To leave you on a positive note, ReadWriteWeb offers 6 effective ways to get more Instagram followers. Good luck!
Tomorrow: Geotagging! Stay tuned.
Yesterday we covered the basics of Instagram (Check out the web version at Webstagram). Today we’ll go over filters…
Instagram offers different vintage filters. Most of the time, I like to edit photos in other apps and THEN upload to Instagram, but sometimes the filters can make your photos turn out pretty cool. Here is a photo I took out my window this morning (I apologize for the gloom and doom… it’s yucky outside today). Click on an image you like to see the name of the filter.
My personal favorite is “Hefe” because it makes the colors so deep and bright. What’s your favorite Instagram filter?
Coming up for tomorrow… The ever confusing and complex Instagram popular page. STAY TUNED.
It’s Instagram week! For the next week I’m going to be talking ONLY about Instagram, because there is A LOT to talk about. I’m not quite sure why it’s taken me so long to talk about Instagram. Perhaps since it plays such a big role in the world of iPhone photography, it has seemed like a daunting task. But the time has come. INSTAGRAM. (And it’s free!)
Today will be a meet and greet. Here we go…
I’m fairly new to the Instagram app, but it’s been around for about a year and a half now, which is basically forever in app years. I would describe it as a social media platform where users can upload a photo to their feed. That’s pretty much the gist of it. Now, before you upload the photo to the your feed, you can choose from 11 different “vintage” filters, use a geotag location, and have the photo simulaniously uploaded to your Facebook, Twitter, Email, Tumblr, Foursquare, and Posterous. You can also use hashtags to describe what’s in your photo (#trees and #clouds are my personal favorite). You can also “like” other people’s photos.
One a personal note, I have really had a lot of fun with this app. To be completely honest, it’s what sparked my newfangled passion for iPhone photography. I feel like I’ve developed my own personal style, and it’s cool to see what others are doing and learning different techniques and filters. It makes me feel like a real artist. Sort of. So, it’s pretty simple and easy to use. Here’s a look at my profile page. If you’re following along at home, my handle is @youlittlebeauty.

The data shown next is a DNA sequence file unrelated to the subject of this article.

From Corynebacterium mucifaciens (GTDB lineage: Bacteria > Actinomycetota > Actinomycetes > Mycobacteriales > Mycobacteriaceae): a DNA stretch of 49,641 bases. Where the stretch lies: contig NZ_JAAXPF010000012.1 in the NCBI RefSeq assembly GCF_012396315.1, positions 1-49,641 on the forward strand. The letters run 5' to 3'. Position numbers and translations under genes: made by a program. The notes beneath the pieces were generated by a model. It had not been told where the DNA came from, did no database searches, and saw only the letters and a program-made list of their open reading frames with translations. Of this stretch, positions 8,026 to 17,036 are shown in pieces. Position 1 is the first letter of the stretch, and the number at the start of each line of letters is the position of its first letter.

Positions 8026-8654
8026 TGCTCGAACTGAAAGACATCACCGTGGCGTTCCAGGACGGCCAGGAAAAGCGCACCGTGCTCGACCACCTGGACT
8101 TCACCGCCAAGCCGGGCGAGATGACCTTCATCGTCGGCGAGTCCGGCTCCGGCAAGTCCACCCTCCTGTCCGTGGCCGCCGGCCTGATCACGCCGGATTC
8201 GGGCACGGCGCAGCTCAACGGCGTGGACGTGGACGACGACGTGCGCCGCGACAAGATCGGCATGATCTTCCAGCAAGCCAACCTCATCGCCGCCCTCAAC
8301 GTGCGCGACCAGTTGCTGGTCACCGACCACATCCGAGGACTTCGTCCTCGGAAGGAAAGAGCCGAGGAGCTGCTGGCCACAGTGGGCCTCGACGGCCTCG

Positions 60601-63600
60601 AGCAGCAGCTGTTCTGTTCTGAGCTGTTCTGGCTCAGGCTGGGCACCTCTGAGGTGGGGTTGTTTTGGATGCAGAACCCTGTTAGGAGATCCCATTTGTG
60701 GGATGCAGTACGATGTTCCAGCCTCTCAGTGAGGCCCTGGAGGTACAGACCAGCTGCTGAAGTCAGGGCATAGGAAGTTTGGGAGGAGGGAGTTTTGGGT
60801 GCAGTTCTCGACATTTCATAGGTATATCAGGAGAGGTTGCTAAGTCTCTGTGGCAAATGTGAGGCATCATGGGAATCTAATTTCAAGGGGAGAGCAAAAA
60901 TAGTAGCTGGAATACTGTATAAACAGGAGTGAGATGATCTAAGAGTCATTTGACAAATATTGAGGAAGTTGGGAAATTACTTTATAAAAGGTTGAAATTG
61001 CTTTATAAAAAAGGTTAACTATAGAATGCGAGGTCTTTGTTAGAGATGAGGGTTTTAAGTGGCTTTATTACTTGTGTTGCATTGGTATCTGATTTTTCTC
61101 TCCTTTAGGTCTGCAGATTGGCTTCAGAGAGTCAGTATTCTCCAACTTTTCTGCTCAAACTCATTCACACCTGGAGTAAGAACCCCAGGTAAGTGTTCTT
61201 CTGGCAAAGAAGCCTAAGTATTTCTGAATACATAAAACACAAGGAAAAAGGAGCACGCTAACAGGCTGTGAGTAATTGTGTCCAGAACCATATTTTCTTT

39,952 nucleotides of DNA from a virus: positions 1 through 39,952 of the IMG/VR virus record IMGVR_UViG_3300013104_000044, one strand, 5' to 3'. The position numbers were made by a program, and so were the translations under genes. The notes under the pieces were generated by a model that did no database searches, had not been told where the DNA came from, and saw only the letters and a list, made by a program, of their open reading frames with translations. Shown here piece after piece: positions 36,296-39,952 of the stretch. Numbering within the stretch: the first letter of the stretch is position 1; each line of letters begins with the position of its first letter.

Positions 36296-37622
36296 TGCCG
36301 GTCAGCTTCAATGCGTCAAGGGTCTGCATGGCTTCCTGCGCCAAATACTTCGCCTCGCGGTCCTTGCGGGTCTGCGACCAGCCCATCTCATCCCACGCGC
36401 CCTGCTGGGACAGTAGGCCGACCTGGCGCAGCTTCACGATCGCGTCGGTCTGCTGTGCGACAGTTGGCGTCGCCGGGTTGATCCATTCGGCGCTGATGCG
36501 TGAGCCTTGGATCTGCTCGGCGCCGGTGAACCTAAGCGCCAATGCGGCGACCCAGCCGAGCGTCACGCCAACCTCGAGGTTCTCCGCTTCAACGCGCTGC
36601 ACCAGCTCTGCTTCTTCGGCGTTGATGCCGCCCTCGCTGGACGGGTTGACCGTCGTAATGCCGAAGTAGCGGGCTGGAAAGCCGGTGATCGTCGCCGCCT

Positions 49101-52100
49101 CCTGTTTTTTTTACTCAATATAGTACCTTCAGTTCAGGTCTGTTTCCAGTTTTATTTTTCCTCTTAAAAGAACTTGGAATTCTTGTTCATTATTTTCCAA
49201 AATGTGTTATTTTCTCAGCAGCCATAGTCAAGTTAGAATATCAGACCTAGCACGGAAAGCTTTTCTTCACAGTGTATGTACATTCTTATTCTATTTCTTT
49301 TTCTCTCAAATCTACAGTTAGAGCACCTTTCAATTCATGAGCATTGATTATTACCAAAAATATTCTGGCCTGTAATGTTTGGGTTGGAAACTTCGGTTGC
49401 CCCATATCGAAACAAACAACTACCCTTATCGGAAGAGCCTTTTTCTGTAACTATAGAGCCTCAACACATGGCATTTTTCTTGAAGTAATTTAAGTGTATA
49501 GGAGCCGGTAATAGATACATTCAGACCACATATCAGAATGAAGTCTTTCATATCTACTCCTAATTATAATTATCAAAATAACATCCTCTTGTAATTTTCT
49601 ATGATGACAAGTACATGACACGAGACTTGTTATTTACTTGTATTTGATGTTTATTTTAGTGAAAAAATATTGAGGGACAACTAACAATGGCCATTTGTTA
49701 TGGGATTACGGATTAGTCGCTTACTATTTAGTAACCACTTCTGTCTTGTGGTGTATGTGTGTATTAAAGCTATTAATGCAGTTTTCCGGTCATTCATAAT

Later this week: Instagram Filters, the “Popular” page, Geotagging, Liking and Commenting, and the Instagram blog. In the meantime, what’s your Instagram handle? I want to know! And please, STAY TUNED.
I have had an iPhone for years. It goes everywhere with me, so I always have a camera ready. I also have a Canon G12 that I don’t use very often, even though it’s a great camera (and was really expensive). It’s small but I still only take it on trips and special occassions. So, I guess in many ways, my iPhone really has replaced my camera. Mostly because of the convenience. My iPhone 4 takes great photos, and I can edit them and change the filters right on the phone. I can order prints right from my phone and 9 times out of 10 they turn out pretty well, even as a 5×7 or 8×10.
The blogs on my blogroll don’t really cover this issue, mostly because they are instructional guides or app reviews. I did find a couple of articles on the web that make some pretty good arguments.
PC Magazine points out that while the iPhone lacks in optical zoom, it has a fast shutter speed that allows you to take lots of photos in sequence. They argue, however, that while the iPhone still provides a great camera, if you’re going to be somewhere, like a family event or vacation, the iPhone is always going to beat the iPhone in terms of quality.
Ars Technica tested out the theory and compared iPhone pictures with other smart phones and digital cameras. They argue that while the iPhone doesn’t take photos as high quality as a digital camera the differences are fairly minimal, and the apps and tools make it strong enough to replace a digital camera.
ZDNet argues that the iPhone isn’t the only smart phone on the market threatening to replace the digital camera. HTC has a phone with an 8 megapixel cameramegapixel camera, just like the iPhone 4S.
While I don’t think that my iPhone has replaced my camera completely, it does always win due to convenience. I still wouldn’t ever replace it forever for my camera.